Fox v. Vice: SCOTUS rules plaintiff must pay fees for frivolous claims only

I’ve written about the Anglo-Canadian “Loser Pays” Rule for costs indemnification here and here.

The American Rule is considered by Maureen Cosgrove at Jurist-Paper Chase who reports on “Supreme Court rules party must pay fees for frivolous claims alone”  discussing today’s decision in Fox v. Vice  , 563 U. S. ____ (2011) (U.S.S.C.).

Fox claimed that he was the victim of dirty tricks during his successful campaign to become the police chief of Vinton, La., and filed a state-court suit against Vice, the incumbent chief, and the town.  Fox’s suit asserted both state-law claims, including defamation, and federal civil rights claims under 42 U. S. C.§1983, including interference with Fox’s right to seek public office. Vice removed the case to federal court based on the §1983 claims. Following discovery, Vice moved for summary judgment on the federal claims, which Fox conceded were invalid.

The District Court dismissed the frivolous claims with prejudice and remanded the remaining claims to state court, noting that Vice’s attorneys’ work could be useful in the state-court proceedings. Vice then asked the federal court for attorney’s fees under §1988, submitting attorney billing records (dockets) estimating time spent on the entire suit, without distinguishing time spent between the dismissed federal claims and the remnant state claims. The court granted the motion on the ground that Fox’s federal claims were frivolous, awarding Fox all of his attorneys’ fees in the suit. Although the state-law allegations had not been found frivolous, the court did not require Vice to parse out the work the attorneys had done on both sets of claims and declined to reduce the fee award to account for the remaining state-law claims, noting that both sides had focused on the deemed frivolous §1983 claims.

The Fifth Circuit affirmed, rejecting Fox’s argument that each individual claim in a suit must be held to be frivolous for the defendant to recover any fees, and agreeing with the District Court that the litigation had focused on the frivolous federal claims.

Writing for the unanimous Court, Kagan, J.  notes,

Our legal system generally requires each party to bearhis own litigation expenses, including attorney’s fees, re-gardless whether he wins or loses. Indeed, this principle is so firmly entrenched that it is known as the “American Rule.” See Alyeska Pipeline Service Co. v. Wilderness Society, 421 U. S. 240, 247 (1975). But Congress hasauthorized courts to deviate from this background rule incertain types of cases by shifting fees from one party toanother. See Burlington v. Dague, 505 U. S. 557, 562 (1992) (listing federal fee-shifting provisions). (at 5)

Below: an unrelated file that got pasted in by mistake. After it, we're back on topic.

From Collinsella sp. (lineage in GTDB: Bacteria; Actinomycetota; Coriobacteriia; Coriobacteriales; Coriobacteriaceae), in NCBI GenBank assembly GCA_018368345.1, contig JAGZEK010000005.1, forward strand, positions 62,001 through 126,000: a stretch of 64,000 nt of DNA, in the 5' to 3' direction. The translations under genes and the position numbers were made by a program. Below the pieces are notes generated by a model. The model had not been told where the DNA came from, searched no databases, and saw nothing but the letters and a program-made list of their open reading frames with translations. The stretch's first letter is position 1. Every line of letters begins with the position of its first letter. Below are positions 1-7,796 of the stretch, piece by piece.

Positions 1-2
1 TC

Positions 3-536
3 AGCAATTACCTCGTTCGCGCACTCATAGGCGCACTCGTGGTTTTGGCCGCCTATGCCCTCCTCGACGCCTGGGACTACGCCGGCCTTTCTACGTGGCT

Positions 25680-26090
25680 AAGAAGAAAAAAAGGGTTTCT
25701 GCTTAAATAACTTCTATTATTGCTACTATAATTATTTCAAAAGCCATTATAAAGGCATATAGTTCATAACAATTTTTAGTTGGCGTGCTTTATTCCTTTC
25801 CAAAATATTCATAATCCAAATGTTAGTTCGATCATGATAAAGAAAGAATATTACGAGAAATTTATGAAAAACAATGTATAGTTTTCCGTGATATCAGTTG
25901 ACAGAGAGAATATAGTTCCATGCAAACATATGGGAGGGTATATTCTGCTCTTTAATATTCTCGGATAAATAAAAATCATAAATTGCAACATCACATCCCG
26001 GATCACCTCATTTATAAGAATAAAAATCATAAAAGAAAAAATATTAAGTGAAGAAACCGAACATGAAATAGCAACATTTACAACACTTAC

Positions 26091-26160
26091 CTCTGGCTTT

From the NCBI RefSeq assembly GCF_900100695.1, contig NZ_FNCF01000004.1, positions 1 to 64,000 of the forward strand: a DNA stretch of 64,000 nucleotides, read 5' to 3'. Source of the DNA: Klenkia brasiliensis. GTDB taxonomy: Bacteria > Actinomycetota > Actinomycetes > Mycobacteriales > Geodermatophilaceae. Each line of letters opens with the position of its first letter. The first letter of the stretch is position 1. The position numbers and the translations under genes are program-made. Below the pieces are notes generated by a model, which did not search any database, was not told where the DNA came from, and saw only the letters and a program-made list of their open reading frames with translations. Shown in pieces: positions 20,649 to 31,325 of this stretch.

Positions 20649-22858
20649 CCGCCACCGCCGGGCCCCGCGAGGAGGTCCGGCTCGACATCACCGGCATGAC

Justice Kagan adds,

” But the presence of these unsuccessful claims does not immunize a defendant against paying for the attorney’s fees that the plaintiff reasonably incurred in remedying a breach of his civil rights.

Analogous principles indicate that a defendant may deserve fees even if not all the plaintiff’s claims were frivolous. In this context, §1988 serves to relieve a defendant of expenses attributable to frivolous charges. The plaintiff acted wrongly in leveling such allegations, and the court may shift to him the reasonable costs that thoseclaims imposed on his adversary. See Christiansburg, 434 U. S., at 420–421. That remains true when the plaintiff’s suit also includes non-frivolous claims. The defendant, of course, is not entitled to any fees arising from these non-frivolous charges. See ibid. But the presence of reasonable allegations in a suit does not immunize the plaintiff against paying for the fees that his frivolous claims imposed. (at 7)

The District Court and Fifth Circuit decisions were reversed and remanded to the District court to apply the “but for” rule for fee-shifting.

Speaking of frivolous lawsuits, (albeit only involving state-law defamation, intentional infliction of emotional harm and intentional interference with contractual relations claims), Eric Turkewitz in his Affidavit  in the Rakofsky v. The Internet litigation has deposed that:

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